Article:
Challenges of delays in remote speaking. This is something I have become more aware of as I have done more. As a speaker, we need engagement and feedback. Of course when there are people in the room, we can see quickly if people are engaged – and are able to adjust our delivery. If you are speaking remotely and/ or there is a remote audience, there might be a delay to a question you ask, or poll voting. Try to factor this in by structuring your speech so you ask the question or use the poll early on within a specific topic.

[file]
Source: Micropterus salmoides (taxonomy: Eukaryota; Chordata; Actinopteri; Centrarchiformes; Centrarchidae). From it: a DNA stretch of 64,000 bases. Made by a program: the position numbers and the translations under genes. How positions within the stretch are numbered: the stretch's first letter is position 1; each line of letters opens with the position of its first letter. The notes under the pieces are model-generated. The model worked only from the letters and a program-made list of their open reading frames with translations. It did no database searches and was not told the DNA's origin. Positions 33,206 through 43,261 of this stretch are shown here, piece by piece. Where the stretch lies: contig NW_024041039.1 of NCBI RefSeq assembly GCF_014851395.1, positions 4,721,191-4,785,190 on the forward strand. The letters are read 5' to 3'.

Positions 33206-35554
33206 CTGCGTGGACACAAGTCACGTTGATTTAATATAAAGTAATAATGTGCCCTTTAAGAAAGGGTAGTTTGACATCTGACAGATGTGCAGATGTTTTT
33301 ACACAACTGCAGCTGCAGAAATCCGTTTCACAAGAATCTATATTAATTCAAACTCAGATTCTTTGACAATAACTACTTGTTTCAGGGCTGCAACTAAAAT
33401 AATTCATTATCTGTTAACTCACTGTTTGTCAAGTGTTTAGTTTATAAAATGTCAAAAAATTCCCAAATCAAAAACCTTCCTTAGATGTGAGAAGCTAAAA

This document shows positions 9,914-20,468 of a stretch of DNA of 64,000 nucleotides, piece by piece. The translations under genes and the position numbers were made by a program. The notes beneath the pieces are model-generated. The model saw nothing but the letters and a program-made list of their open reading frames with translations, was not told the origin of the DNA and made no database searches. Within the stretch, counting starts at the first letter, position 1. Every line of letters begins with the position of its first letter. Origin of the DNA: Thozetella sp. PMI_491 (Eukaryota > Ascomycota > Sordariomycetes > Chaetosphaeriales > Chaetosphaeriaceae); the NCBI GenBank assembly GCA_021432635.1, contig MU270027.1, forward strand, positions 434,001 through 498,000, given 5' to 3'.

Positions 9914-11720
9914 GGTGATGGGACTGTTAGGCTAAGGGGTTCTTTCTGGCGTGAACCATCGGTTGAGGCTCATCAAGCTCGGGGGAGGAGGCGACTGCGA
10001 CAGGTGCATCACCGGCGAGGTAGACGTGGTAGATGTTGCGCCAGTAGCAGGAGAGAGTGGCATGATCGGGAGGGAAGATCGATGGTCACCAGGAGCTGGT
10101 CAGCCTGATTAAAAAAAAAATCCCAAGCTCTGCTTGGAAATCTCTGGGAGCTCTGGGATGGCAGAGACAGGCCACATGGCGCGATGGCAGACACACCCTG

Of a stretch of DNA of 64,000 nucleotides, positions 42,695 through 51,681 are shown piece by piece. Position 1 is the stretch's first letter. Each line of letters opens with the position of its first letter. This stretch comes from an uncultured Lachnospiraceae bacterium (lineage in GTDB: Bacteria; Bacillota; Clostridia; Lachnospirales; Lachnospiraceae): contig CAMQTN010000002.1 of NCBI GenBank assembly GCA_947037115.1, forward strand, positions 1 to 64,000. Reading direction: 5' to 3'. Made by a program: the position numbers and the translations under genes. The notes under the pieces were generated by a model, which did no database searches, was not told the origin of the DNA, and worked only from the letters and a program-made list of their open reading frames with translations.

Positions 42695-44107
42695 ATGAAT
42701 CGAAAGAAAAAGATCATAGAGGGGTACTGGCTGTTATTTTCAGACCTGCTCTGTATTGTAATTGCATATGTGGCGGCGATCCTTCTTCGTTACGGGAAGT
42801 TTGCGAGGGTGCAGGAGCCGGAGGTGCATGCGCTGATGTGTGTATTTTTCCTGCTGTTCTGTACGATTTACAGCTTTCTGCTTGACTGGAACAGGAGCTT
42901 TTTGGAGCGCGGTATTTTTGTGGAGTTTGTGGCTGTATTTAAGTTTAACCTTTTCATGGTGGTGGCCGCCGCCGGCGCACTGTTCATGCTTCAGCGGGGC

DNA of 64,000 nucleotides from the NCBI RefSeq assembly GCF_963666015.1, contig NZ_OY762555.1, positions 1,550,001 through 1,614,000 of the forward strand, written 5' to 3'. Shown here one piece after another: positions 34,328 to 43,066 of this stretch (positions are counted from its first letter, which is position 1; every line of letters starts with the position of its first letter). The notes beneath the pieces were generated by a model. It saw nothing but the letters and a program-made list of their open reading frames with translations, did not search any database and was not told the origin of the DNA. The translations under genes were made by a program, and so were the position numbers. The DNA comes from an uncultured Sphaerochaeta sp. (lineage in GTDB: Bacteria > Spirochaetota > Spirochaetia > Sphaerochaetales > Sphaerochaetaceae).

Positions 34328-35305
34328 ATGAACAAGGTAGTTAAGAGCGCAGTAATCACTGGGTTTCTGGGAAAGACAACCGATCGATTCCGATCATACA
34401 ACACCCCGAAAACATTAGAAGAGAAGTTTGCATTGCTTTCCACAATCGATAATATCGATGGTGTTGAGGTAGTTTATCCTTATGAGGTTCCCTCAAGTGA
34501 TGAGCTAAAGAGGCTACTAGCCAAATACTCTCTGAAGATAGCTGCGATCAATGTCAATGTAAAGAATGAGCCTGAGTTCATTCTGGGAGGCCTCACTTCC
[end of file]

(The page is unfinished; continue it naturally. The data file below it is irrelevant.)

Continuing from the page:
Additional resources to offer – We don’t know if WIFI will let down some of the remote audience. Certainly when I was recently speaking in Myanmar (remotely) there were speakers and audience dropping out and in of the event due to the wifi. If you could offer a checklist, summary or a short ebook, that would be of value to them. I have The SuperStar Communicator APP which is an invaluable way of adding value to my speeches. I curate additional resources for those who are interested in more information.
There are a lot of points to consider in this Hybrid Speaking world. But in the end it is about you doing your very best and focusing on the audience. If you you would like to discuss me speaking at your event here are more details of my topics.